The Hanging Tree Is Gone

Jackson MO Hanging Tree 03-26-2010Americans have long recorded songs about justice being delivered at the end of a rope. The Kingston Trio sang the sad tale of Tom Dooley, the victim of the eternal triangle involving him, a Mr. Grayson and a beautiful woman. In the song, he laments, “This time tomorrow, reckon where I’ll be, down in some lonesome valley, hanging from a white oak tree.”

Toby Keith, in Beer for my Horses, takes a grittier tone, when he sings.

Grandpappy told my pappy, back in my day, son
A man had to answer for the wicked that he done
Take all the rope in Texas
Find a tall oak tree, round up all of them bad boys
Hang them high in the street for all the people to see that

[Chorus:]

Justice is the one thing you should always find
You got to saddle up your boys
You got to draw a hard line
When the gun smoke settles we’ll sing a victory tune
We’ll all meet back at the local saloon
We’ll raise up our glasses against evil forces
Singing whiskey for my men, beer for my horses

Jackson’s Hanging Tree

Jackson's Hanging Tree 04-15-2014I first heard about Jackson’s Hanging Tree in 2010, when MDOT proposed a roundabout on the north side of the Cape County Courthouse. Not only would it have eaten up a significant piece of the courthouse square, but it would also have endangered the tree where Cape County’s last hanging took place in 1899. The photo at the top of the page was taken in 2010. You can read the history of the tree here.

Every spring, Mother would want to drive by the courthouse to see if the old Mulberry tree had made it through another winter.

When I shot this in 2014, I thought maybe this was the last spring for it, but a closer look showed it was budding out for another go.

See something missing?

Jackson Hanging Tree site 04-18-2016_7171When I looked at The Missourian this morning, it had a story, “‘Hanging Tree’ in county courthouse square taken down.” Curiously, the photo was taken not by a staff photographer, but by the tree service that chopped the tree down.

In 2010, when the roundabout was being debated, Presiding Commissioner Gerald Jones said, “If these three commissioners agree to give up that much of our beautiful courthouse lawn, there would be a three-person hanging on that hanging tree, and I believe that would be us.”

The newspaper story said the tree was cut down Sunday after county officials “ordered it removed after determining that it no longer was healthy enough to remain standing.”

It must have been a decision that was kept really quiet, because I got an apologetic email this morning from a good county source who wrote, “My apologies that I didn’t give you a heads up on the hanging tree coming down. It was a surprise even to me.”

Wonder if another one will pop up?

Jackson Hanging Tree site 04-18-2016_7180I saw a bunch of seeds on the ground where the tree once stood. I wonder if any of them are mature or hardy enough to grow us another hanging tree? You just never know when you might need one to “fight evil forces.”

Preserving a few pieces

2016-04-18 Jackson Hanging Tree 01The fellow who cut the tree down was quoted as saying the wood would likely not be used for anything because it was severely rotted. The story continued, “the tree was part of local history, and he expects people to be sad to see it go.”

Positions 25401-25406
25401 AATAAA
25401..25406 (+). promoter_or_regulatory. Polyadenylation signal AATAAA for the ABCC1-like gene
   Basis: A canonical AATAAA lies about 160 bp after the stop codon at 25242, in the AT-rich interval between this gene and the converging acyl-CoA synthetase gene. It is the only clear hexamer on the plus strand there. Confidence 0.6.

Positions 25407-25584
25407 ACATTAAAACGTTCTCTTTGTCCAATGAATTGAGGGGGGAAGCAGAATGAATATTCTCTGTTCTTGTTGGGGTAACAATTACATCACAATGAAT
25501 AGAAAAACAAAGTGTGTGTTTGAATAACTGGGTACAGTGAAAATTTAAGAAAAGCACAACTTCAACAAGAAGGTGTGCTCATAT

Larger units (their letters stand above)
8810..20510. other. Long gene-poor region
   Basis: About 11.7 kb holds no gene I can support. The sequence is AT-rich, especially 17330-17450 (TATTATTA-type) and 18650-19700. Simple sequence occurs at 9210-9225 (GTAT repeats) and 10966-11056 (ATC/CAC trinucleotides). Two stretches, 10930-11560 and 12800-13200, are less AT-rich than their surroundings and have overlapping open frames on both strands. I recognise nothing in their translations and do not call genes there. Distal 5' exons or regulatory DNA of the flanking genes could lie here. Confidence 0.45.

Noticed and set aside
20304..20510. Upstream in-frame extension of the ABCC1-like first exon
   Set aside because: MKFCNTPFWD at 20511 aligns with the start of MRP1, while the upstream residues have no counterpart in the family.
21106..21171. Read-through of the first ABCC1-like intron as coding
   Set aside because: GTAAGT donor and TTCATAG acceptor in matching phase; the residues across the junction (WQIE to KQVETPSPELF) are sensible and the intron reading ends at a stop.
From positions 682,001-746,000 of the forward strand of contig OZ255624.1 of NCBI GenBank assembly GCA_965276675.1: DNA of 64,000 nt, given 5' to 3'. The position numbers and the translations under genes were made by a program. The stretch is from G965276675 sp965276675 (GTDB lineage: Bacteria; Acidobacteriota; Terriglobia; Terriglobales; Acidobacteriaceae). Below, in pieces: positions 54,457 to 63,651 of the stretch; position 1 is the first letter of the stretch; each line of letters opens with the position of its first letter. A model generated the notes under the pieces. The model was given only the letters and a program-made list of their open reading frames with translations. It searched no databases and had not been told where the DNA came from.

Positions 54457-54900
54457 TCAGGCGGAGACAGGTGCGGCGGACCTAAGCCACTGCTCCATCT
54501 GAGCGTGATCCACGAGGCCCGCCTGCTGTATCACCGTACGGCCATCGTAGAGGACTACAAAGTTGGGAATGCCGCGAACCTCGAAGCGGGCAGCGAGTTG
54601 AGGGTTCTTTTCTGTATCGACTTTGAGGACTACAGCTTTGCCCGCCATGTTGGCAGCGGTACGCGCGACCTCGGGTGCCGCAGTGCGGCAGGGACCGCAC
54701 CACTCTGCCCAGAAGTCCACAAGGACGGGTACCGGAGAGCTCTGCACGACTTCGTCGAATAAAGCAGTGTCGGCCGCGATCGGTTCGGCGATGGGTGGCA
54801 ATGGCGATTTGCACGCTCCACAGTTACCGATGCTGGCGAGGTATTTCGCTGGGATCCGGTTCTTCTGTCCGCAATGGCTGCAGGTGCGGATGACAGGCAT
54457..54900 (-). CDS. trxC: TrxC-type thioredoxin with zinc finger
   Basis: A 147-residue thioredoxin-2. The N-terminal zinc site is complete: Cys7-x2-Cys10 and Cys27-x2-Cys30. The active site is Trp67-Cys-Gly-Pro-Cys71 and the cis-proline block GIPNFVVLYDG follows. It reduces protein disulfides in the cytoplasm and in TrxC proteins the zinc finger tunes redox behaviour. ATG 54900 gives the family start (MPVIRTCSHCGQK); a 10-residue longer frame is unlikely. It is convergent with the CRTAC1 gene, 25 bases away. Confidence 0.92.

I couldn’t resist snagging a few pieces of bark for myself and the Cape Girardeau County History Center. I’m sure the center would liked to have had a bigger chunk for exhibit.

 

 

Jones Drugs Since 1871

Jones Drug Store 07-13-2012When I was up in the dome of the Jackson Courthouse on a hot summer day in 2012, I took a picture of a white building at 125 Court Street, but I didn’t pay much attention to it.

When I was back this spring, I shot a couple of frames of it from the ground, but they were just building mug shots in case it burned down or figured in the news in some other way.

Jackson Uptown Commercial District

Jones Drug Store 07-13-2012I was still curious about it because of the sign on the front that reads “Jones Drugs Since 1871.” My first Google attempts didn’t bring up anything about the history of the place, so I was ready to stick it in the “nice try” stack. A couple pages down, though, was a National Register of Historic Places registration form for the Jackson Uptown Commercial District.

The form describes the building at 125 Court Street as being “a two-story brick, two-part commercial block building with a stepped parapet wall. The original double hung one-over-one windows remain on the east and north elevations. They have segmental arch brick hoods with stone sills. The cornice line is simple but original and intact. The storefront of has large glass display windows – two bays on the south side of the recessed center entrance and three bays on the north side.

Here’s the really cool part

Just about the time my eyes were glazing over, I got to the really cool part: “In 1908, when the new courthouse was completed, the city of Jackson implemented plans to beautify Jackson causing the street design plan to change to create the Courthouse Square. Jones Drug Store was scheduled to be demolished, but Mr. Jones contracted with a St. Louis firm to have his building rotated to face the new street. Using horses and wagons to rotate the building, Jones Drug Store became the first building in the local region to be moved and turned to face in another direction.

You never know what you’re going to find when you tug on a thread of history.